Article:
An ultra-low emission zone (ULEZ) is an area from which all vehicles have to comply with strict emission requirements or face a daily charge to travel.
The new ultra-low emission zone is a measure that the mayor of London is enforcing to tackle the capital’s poor air pollution, which affects many. There are reported to be over 400 schools that are in areas exceeding legal air quality levels. In extreme cases, there are also Londoners that die from exposure to air pollution, as everyone living in the capital resides in an area exceeding World Health Organization guidelines for the most dangerous toxic particles.
Where does the problem come from? Half of the emissions from road transport are nitrogen oxides (NOx) contributing to illegal levels of nitrogen dioxide (NO2) and particulate matter.
The ULEZ which has been brought forward to 2019, rather than 2020 was strongly supported by over 18,000 Londoners, with nearly 60% strongly in favour of it and 63% agreeing to earlier implementation.
The measures will protect children from lung damage and reduce the risk of breathing illnesses and heart disease.
The daily charge will be £24 for vehicles under 3.5 tonnes such as cars, motorcycles and vans (£12.50 ULEZ fee and £11.50 congestion charge)
£100 for vehicles over 3.5 tonnes such as lorries, and for buses/coaches which are over 5 tonnes.
The revenue raised will be used by Transport For London (TfL) to help reduce pollution across the network and lead to a greener transport fleet.
Drivers of smaller vehicles that fail to pay will face a penalty of £160, but this can be reduced by half if paid within 14 days. Likewise, the same discount applies to drivers of lorries, coaches and buses, but instead, they face fines of up to £1000.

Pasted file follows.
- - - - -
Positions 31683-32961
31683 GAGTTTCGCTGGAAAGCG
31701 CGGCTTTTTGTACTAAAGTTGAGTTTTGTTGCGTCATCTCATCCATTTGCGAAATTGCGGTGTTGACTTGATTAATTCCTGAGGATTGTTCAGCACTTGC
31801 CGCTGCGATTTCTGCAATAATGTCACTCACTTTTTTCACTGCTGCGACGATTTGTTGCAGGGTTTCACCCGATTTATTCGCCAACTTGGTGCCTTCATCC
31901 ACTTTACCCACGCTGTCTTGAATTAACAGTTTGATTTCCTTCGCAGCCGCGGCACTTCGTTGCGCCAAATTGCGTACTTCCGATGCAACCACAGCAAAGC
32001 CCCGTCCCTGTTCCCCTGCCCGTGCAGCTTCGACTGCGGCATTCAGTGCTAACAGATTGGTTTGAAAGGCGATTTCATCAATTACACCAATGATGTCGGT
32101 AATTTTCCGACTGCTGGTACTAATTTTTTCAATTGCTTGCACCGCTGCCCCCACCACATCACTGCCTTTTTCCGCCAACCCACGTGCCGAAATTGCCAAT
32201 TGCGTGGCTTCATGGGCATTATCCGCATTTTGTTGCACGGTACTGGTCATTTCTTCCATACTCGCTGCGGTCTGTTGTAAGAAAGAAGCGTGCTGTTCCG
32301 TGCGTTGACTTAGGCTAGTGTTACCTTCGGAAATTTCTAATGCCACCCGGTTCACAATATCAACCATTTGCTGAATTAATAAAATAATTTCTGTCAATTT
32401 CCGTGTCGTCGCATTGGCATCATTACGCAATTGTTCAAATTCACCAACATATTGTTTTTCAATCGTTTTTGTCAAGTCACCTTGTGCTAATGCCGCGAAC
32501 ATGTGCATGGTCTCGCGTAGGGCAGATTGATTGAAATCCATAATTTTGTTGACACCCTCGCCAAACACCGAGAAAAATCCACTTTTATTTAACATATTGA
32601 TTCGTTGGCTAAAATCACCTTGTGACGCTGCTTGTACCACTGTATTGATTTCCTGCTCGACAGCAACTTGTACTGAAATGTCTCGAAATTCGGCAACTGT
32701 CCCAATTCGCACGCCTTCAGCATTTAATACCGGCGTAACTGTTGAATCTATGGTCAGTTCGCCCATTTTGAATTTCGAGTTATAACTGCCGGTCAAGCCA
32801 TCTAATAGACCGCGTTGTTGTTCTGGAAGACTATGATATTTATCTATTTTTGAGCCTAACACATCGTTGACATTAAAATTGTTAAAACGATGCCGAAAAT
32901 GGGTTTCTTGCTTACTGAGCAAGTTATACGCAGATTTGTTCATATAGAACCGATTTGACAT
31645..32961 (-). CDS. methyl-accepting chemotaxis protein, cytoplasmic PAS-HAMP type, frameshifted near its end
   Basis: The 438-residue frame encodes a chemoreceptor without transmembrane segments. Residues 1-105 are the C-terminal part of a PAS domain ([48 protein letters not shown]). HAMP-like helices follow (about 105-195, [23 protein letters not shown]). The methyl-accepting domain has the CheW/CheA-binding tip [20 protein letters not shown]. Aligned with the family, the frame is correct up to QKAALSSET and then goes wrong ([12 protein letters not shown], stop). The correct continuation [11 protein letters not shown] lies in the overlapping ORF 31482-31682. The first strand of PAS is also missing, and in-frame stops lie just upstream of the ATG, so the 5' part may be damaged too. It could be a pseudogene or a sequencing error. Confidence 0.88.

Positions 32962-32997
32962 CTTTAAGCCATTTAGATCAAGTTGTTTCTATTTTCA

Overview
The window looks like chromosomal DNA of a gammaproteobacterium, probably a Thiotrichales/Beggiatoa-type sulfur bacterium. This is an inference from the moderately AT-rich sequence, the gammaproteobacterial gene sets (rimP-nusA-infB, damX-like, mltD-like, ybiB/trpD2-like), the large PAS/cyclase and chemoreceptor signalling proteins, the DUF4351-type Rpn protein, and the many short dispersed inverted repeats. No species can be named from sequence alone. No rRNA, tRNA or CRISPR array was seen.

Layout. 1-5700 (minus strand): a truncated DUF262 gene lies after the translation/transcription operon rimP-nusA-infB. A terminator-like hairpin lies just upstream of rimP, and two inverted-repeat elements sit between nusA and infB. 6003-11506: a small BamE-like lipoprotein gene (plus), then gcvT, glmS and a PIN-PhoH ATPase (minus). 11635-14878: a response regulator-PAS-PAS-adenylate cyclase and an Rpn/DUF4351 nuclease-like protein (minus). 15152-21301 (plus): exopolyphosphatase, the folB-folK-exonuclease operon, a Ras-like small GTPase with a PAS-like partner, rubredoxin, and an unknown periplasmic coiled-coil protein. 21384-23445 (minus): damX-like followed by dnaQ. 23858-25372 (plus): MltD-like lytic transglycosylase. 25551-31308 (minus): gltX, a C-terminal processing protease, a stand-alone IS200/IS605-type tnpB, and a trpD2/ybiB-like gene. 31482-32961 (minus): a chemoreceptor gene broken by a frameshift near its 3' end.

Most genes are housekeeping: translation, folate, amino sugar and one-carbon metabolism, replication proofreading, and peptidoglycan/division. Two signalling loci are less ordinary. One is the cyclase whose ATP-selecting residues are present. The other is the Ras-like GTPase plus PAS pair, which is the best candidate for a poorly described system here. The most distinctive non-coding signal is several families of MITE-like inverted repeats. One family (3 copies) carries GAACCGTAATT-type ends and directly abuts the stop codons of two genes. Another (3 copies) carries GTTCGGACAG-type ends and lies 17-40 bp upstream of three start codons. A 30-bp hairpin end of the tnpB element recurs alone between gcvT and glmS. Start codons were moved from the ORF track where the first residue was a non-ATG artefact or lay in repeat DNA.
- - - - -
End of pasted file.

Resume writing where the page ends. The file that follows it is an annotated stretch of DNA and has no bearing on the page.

Cars in the European Union are categorised into Euro emissions standards, with the aim of improving air quality.
It’s worth noting that the Ultra Emission zone does not affect all types of vehicles or drivers, with disabled and blue badge holders among the exceptions. There has also been particular controversy because black cabs will be exempt from the charges.
News of black cab drivers being exempt has been negatively received by the public as cab drivers are big contributors to air pollution. Additionally, police cars, ambulances and fire engines will not be exempt, forcing the capital’s emergency services to spend millions replacing their older vehicles.
Transport for London hasn’t confirmed how many more cameras will have to be erected, but with the expanded ULEZ set to be 18 times bigger than the congestion charge zone, there is going to be significant investment into the process of catching perpetrators.
The Major has also announced plans for a car scrappage scheme to encourage people to switch to cars which are more environmentally friendly.
Cameras will read number plates to check if they meet the ULEZ standards, so there will not be the disruption of toll booths and barriers.
Car manufacturers still plan to make vehicles to the same standards and classifications, so Brexit will not have an effect in the short to medium.
Transport for London predicts that there will be a 5% cut in overall car traffic in central London after ULEZ comes into action.
The introduction of the congestion zone 15 years ago, has resulted in 30% fewer private vehicles entering into the city and the mayor of London will hope these measures will reduce traffic further.